what's new

In Review: “The 39 Steps” Lead to Great Fun

Melbourne Civic Theatre "The 39 Steps"

It’s all about the fun with “The 39 Steps,” a high-camp theatrical romp through Alfred Hitchcock’s 1935 film.

Although credit goes to Patrick Barlow who adapted the play from John Buchan’s novel, there’s no mistaking the author, or rather, auteur, inspiring the two hours of madcap chasing and slinking dreamed up by Simon Corble and Nobby Dimon (really…?).

It begins simply enough with poor Richard Hannay bemoaning his plight of returning to the tedium of London. He decides to liven things up by going to the theater. Indeed. He becomes involved in a ripening plot involving murder, a spy ring and coppers hot on his heels.

The conceit here is that the cast of four play a reported 150 characters. And what a sweat they all work up.

Lucky Mark Blackledge — he gets to play only one, Hannay. But boy, what a performance he turns in. Director Peg Girard uses every ounce of Blackledge’s bent for physical comedy and draws out some very clever and witty moments. When the German spy falls dead on his lap (oh come on, you know right away that’s going to happen), he craftily slinks under her rigid body in order to get away eliciting a deserving round of applause.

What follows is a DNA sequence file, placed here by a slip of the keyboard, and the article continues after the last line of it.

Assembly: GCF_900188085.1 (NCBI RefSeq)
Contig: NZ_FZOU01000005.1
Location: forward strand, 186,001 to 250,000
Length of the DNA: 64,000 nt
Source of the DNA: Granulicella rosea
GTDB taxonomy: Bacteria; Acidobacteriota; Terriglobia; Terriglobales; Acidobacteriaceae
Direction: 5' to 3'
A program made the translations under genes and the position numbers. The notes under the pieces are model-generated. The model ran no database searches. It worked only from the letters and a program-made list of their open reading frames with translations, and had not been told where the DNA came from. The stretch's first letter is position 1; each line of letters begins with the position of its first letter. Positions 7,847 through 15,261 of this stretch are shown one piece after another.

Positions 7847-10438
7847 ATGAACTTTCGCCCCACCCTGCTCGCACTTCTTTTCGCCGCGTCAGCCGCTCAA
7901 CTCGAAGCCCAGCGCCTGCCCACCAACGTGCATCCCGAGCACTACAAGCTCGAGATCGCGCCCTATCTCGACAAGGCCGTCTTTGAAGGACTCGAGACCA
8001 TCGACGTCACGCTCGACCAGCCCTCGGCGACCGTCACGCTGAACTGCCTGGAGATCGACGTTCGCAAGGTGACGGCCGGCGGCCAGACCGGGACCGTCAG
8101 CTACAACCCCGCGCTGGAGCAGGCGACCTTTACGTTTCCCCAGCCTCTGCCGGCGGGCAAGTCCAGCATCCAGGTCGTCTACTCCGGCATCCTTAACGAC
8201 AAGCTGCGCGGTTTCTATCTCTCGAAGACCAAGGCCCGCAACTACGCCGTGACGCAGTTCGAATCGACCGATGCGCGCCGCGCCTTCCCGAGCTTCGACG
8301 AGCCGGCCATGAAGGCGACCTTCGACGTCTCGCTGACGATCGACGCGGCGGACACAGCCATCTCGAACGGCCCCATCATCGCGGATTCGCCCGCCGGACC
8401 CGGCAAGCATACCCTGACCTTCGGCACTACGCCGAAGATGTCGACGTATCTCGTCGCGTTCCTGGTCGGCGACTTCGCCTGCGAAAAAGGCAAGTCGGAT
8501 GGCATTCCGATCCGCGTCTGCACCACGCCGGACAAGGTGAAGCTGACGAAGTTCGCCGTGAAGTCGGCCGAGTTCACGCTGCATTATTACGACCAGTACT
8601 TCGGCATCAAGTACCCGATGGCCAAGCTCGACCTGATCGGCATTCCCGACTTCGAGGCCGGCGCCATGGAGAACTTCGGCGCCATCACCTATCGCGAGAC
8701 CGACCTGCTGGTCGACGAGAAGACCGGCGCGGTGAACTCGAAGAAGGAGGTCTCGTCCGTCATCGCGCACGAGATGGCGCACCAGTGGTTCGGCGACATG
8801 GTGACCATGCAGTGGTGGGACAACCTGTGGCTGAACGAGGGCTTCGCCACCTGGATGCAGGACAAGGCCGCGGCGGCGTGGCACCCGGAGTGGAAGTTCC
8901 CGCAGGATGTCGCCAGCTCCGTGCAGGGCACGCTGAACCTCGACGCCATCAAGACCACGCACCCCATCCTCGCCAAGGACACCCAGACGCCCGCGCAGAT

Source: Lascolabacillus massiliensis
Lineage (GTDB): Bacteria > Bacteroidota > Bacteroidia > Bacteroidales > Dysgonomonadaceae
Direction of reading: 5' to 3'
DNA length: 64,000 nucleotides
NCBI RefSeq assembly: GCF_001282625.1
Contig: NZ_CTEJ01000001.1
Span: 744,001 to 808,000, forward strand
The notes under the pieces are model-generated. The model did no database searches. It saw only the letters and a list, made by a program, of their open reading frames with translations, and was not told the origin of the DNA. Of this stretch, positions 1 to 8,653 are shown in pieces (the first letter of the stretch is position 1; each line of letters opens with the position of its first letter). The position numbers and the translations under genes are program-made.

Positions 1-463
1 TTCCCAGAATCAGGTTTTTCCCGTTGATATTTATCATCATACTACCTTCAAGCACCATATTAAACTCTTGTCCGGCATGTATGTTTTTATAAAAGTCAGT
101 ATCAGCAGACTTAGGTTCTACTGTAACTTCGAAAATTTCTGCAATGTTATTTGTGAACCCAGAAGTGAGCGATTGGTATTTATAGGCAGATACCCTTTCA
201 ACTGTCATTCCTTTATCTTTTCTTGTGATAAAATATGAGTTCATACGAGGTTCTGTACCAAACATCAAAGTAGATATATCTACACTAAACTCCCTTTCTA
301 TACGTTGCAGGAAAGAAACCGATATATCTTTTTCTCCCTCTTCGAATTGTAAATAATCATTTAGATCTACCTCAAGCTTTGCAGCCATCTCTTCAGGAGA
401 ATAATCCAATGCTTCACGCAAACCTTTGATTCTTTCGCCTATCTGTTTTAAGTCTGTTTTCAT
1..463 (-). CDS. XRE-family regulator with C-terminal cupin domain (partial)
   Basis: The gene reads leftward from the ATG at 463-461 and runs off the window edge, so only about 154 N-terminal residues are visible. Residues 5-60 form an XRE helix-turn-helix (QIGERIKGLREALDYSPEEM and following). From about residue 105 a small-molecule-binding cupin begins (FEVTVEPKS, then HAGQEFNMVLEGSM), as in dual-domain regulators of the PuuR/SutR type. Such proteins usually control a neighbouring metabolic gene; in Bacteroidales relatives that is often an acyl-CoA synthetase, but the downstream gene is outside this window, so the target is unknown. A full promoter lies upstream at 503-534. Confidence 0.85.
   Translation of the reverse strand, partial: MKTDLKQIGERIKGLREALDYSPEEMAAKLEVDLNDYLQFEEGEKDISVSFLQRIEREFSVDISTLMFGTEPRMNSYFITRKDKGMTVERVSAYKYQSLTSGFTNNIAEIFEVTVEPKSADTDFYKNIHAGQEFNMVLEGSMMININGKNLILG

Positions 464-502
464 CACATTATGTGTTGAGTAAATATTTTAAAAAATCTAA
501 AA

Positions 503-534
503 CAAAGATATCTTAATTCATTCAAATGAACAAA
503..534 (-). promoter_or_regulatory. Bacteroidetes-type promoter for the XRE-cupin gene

Christina LaFortune shows off her sweet finesse with humor and parody as three different women: the slinky German, er…Cherman, spy Frauline Schmidt; Margaret, a sex-starved wife to a Scottish puritan; and Pamela, the stranger on a train who unwittingly gets involved with Hannay’s chase and ends up becoming a love interest (oh…come on, you knew that would happen as well).

That leaves the other 146 characters to Dana Blanchard and Pete Jacobsen, who really crank up the comedy. From spies, to old women, to newsies and more, Blanchard and Jacobsen keep the laughs coming.

Of course, to do the entire story/book/film on one acting area requires scenic/lighting designer Alan Selby to come up with a high-concept use of the stage.

The scenes flow into one another seamlessly and with many fun nods to the audience.
The production uses rear projection to advance location and even a shadow puppet bit to show off-stage action inspired by “North by Northwest.” With so much backstage action, when actors or crew pass behind the “screen,” if you will, it wobbles, which, for children of the ’50s, evokes memories of fathers showing home movies on a sheet hung on a living room wall. Not sure if that’s the intention, but it is the rustic result.

Other windows and scenic pieces come on and off stage courtesy of black-clad crew members. Doors are pantomimed very well thanks to Wendy Reader’s most excellent sound design. A nod also to stage manager Tynan Pruett who keeps his crew and actors on tight track.

This is not an easy production to tackle. It requires a solid theater company with members working well in concert. The non-stop, accelerating action requires considerable talent. MCT’s cast and crew live up to the challenge and deliver a fun, frothy opening for its new season.

Photo shows Pete Jacobsen as a London policeman trying to catch Richard Hannay, played by Mark Blackledge. Photo is by Chris Kridler, www.chriskridler.com.

SIDE O’ GRITS: “The 39 Steps” runs through Sept. 23 with performances at 8 p.m. Fridays and Saturdays and 2 p.m. Sundays. Tickets are $25 general, $23 seniors, military and students. MCT is at 817 E. Strawbridge Ave., Melbourne. Call 321-723-6935 or visit www.mymct.org.